Then the ski patrol moves to open runs like Exhibition, Cornice Run, West Wall, Lynx Lane, Easy Gully, Challenger, Radical, Scudder, 13 Cornices and International. After all of these runs are open, you need another 7-inches of snowpack before you can start seeing Pallavicini & friends opening.

On December 16, 2018, C.E.O. Al Henceroth stated, ‘The East Wall typically opens when the mid-mountain base is somewhere around 50 inches. That can vary a bit depending on snow, wind and avalanche conditions’.

Al was not far-off: Lower East Wall Below the Traverse opened with a 53-inch snowpack on January 22, 2019, and was the 137th ski run at Arapahoe Basin to open for the season. Upper East Wall was not far behind.

I know, because every day, I recorded every new ski run that opened, all season long, by going to 21 different ski resort websites twice a day, and recording the same on spreadsheets.

Yes. This effort was just as difficult and tedious as you think.

To ascertain potential interest in the ski community, I posted a conversation starter:

Thirty people commented. Their favorite ski runs are:

  • Oz and White Cap Glades-Sunday River Ski Resort
  • Rime at Killington and T2 at Sunday River Ski Resort
  • HoneyComb Canyon- Solitude
  • Granite Chief- Squaw Valley
  • Lone Peak- Big Sky
  • Mineral Basin- Snowbird
  • Mary Jane- Winter Park
  • Powerline Glades : Snowmass and Far West: Copper Mountain.
  • Heavenly
  • Chair 23-Mammoth
  • Brighton, Solitude, Snowbird, Alta and Deer Valley.
  • Montezuma Bowl-A-Basin
  • Top of Chair 9-Loveland
  • Imperial Express- Breckenridge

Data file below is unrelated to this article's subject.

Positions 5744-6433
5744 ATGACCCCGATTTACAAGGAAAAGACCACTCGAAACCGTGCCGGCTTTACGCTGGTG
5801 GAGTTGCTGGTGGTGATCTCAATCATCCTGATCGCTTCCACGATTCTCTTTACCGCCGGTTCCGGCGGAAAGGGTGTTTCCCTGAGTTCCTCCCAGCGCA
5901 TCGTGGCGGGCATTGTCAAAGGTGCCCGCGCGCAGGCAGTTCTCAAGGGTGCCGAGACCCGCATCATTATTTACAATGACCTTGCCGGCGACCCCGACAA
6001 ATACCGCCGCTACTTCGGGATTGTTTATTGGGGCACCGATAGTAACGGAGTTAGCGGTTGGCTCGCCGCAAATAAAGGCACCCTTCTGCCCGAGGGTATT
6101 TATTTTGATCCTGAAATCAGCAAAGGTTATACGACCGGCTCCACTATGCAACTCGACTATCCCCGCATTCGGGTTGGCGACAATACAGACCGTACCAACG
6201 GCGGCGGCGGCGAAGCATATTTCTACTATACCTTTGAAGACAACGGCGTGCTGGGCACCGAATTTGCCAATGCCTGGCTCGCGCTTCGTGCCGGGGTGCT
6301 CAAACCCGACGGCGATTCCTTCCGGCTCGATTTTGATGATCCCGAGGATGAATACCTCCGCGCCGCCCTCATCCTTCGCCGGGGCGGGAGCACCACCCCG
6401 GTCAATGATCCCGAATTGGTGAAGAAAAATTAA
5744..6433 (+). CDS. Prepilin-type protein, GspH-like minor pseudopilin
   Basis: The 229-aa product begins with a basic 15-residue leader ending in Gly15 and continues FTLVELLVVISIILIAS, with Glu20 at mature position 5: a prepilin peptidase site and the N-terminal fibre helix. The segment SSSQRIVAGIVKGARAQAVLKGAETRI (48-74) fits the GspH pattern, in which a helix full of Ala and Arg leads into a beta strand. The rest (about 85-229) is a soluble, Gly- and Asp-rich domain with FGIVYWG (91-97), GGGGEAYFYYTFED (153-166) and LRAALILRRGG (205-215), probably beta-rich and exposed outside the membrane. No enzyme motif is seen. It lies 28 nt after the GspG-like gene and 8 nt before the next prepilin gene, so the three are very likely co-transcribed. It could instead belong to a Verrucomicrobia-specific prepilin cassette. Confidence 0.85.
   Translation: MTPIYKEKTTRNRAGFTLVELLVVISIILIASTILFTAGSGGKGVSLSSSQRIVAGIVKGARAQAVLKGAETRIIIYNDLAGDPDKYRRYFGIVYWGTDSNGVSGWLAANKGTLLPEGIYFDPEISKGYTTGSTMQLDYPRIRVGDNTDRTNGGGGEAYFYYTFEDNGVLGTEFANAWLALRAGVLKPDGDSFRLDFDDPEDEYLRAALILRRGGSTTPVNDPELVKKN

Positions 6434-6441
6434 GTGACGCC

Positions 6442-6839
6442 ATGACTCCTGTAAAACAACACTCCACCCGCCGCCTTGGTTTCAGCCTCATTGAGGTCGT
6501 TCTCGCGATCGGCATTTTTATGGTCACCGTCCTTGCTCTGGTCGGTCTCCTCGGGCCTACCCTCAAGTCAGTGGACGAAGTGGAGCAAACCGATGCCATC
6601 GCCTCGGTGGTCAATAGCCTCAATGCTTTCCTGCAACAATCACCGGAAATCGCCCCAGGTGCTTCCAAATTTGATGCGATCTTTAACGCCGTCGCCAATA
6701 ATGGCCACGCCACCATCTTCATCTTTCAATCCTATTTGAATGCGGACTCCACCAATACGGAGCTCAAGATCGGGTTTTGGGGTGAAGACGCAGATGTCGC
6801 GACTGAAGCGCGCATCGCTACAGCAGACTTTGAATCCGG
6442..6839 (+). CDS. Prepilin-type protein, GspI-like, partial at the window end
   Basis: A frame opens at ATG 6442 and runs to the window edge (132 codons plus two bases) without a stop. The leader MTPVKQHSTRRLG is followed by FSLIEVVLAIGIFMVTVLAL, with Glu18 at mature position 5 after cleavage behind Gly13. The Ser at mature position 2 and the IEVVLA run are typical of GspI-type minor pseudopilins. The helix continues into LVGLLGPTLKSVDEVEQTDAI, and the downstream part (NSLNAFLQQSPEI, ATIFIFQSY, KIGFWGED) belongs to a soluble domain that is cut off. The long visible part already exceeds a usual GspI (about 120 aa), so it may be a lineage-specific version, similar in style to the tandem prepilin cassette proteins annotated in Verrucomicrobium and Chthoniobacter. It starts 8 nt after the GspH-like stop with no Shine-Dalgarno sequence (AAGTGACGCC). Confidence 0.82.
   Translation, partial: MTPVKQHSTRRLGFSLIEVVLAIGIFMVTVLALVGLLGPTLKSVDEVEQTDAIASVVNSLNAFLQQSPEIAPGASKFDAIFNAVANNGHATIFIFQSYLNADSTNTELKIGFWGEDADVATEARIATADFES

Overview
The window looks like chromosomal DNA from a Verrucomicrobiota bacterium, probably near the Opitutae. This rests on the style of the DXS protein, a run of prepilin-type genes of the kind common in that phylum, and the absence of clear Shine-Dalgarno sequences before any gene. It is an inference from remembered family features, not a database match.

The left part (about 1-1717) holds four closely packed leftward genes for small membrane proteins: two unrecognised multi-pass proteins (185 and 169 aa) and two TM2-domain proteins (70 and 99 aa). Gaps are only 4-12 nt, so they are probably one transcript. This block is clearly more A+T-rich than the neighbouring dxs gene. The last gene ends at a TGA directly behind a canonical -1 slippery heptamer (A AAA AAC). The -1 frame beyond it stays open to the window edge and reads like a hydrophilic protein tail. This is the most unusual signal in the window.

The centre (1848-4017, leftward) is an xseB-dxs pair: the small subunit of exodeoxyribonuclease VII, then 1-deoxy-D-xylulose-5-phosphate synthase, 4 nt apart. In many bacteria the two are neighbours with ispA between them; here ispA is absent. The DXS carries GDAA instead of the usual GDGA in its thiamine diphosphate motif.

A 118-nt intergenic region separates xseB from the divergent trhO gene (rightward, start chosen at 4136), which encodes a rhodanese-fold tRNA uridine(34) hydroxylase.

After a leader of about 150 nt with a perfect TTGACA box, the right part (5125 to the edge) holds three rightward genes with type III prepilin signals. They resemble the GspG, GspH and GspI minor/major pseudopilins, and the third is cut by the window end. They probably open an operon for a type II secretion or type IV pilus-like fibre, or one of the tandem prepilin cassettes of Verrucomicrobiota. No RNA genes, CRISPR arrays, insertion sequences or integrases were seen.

• Thunder Wolf lift-Big Sky
  • Stump Alley-Mammoth
  • KT 22 & Granite Canyon-Squaw Valley
  • Coombs-Jackson Hole
  • Rock island-Snowmass
  • Lazy Gondola Laps–Ajax [Aspen Mountain]
  • Christmass Tree [Bowl]-Steamboat
  • Cooper Mtn drops [I think they meant “Copper Mountain”]
  • Revelstoke LL & Sunshine
  • The Canyon and Needles Eye areas-Killington
  • Cirque-Snowbird.
  • Panoramic-Winter Park
  • Tophers Trees-Winter Park
  • Westward Ho and Catherine’s-Alta
  • Stein’s Run-Deer Valley

Limitations to any Forecast:

Let’s suppose that, like social media poster Lucas, you were hankering to ski Arapahoe Basin’s Montezuma Bowl…and I told you that it took 35 inches of snowpack before ski patrol had opened Montezuma Bowl on Tuesday, December 7, 2018, and 39 inches of snowpack before ski patrol opened all of Montezuma Bowl on December 31, 2018.

Now there is an important difference between “snowfall” and “snowpack”.

In the early season, the snowfall to snowpack is a 2-1 ratio, which means that for every foot of new snow, six-inches of snowpack is the result. Things like skier compaction, sun and even wind all break down snowflakes and crush them into “pack”. By the end of the season, this ratio (in-part due to skier & boarder traffic, as well as rising temperatures resulting in melt) makes this ratio more like 3-1 or even 4-1 before Spring.